Ireland’s First Inhabitants

West Cork Villages and Towns – Schull

What better time to visit Schull than during Calves Week? That’s a big sailing festival at the beginning of August every year, and you have to be a sailor to understand the nuances of its title. It’s held at the same time as the UK’s premier sailing event – Cowes Week, ‘…the world’s longest running sailing regatta…’ and is focussed around the three Calf Islands in Roaringwater Bay. So there you have it – Cowes and Calves! What it means, of course, is that the village of Schull is at its busiest and, since Covid has given a boost to outdoor socialising, the streets are crowded with visitors enjoying the shops, pavement cafés and galleries.

In this occasional series on the Towns and villages of West Cork we will take one community and try to discover why and how it has developed through history, and how it fares in the present day. A snapshot of the place will be presented – hopefully – in the best possible light (although this won’t always be on a sunny summer’s day!) From the aerial view above, you can see how Schull has been built up around its connection with the water. Schull Harbour is at the head of a long sheltered inlet, and the pier today is always busy with fishing and pleasure boats, ferries and yachts.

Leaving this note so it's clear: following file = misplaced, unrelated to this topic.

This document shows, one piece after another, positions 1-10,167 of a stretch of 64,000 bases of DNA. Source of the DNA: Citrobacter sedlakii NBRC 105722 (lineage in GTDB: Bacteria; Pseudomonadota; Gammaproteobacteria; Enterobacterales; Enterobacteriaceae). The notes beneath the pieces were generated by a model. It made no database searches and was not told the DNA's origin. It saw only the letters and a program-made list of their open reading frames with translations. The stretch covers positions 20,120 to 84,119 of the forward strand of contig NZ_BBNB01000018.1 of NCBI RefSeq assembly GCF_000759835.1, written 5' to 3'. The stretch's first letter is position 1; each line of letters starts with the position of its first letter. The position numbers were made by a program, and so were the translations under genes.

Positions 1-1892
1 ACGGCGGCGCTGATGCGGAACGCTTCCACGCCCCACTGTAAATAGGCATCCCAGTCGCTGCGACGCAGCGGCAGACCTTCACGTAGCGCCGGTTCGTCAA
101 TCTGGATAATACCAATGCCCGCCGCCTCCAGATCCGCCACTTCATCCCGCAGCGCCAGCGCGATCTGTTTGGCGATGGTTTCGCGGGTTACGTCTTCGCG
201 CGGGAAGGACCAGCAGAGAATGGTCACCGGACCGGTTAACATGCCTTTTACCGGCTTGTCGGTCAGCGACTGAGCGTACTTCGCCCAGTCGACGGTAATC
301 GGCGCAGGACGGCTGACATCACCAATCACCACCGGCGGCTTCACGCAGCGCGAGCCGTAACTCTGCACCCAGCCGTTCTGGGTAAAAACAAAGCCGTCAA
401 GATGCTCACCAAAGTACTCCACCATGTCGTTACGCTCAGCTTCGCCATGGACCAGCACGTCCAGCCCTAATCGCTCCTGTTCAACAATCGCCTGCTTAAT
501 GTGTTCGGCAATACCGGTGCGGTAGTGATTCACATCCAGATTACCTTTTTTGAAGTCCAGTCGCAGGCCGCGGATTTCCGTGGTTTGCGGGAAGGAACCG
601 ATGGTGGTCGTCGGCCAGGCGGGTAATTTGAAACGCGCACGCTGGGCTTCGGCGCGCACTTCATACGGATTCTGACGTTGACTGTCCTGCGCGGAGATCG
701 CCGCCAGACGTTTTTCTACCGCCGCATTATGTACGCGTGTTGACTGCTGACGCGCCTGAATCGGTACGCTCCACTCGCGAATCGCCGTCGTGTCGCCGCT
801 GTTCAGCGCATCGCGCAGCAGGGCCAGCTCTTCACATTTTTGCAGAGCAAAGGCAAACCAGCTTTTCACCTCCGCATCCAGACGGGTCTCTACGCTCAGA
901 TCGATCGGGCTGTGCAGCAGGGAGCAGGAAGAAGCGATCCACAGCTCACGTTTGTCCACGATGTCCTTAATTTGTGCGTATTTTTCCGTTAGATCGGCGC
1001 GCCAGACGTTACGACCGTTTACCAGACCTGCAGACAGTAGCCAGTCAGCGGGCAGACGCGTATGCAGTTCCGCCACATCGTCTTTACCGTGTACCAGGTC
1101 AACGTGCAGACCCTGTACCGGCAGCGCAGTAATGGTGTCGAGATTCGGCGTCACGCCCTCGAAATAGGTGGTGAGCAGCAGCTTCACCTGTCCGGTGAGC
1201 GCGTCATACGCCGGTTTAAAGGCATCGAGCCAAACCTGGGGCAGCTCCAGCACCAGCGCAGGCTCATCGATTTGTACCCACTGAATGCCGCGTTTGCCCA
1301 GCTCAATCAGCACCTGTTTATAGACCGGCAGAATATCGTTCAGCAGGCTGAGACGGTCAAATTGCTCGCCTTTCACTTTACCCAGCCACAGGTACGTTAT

That’s the road to the pier, above, and it’s just a few steps from the village centre. If you are a visitor, you may have no idea that Ireland’s most south-westerly railway line once ran right on to this pier! The narrow gauge Schull, Ballydehob & Skibbereen Tramway and Light Railway was in service between 1886 and 1947, connecting these remoter parts of the county to Skibbereen and then, via the main line, Cork city. Although never considered a commercial success, it was a valuable element of infrastructure enabling local passengers to get to shops and markets, and fishermen to send their catches to distant merchants as hastily as possible (bearing in mind there was a speed limit of 15 miles per hour on most of this rural line). This photograph from the NLI Lawrence Collection (below) dates from the 1890s, and shows barrels of fish stacked up next to the railway track on Schull pier, awaiting despatch. They are likely to contain salted pilchards and herrings.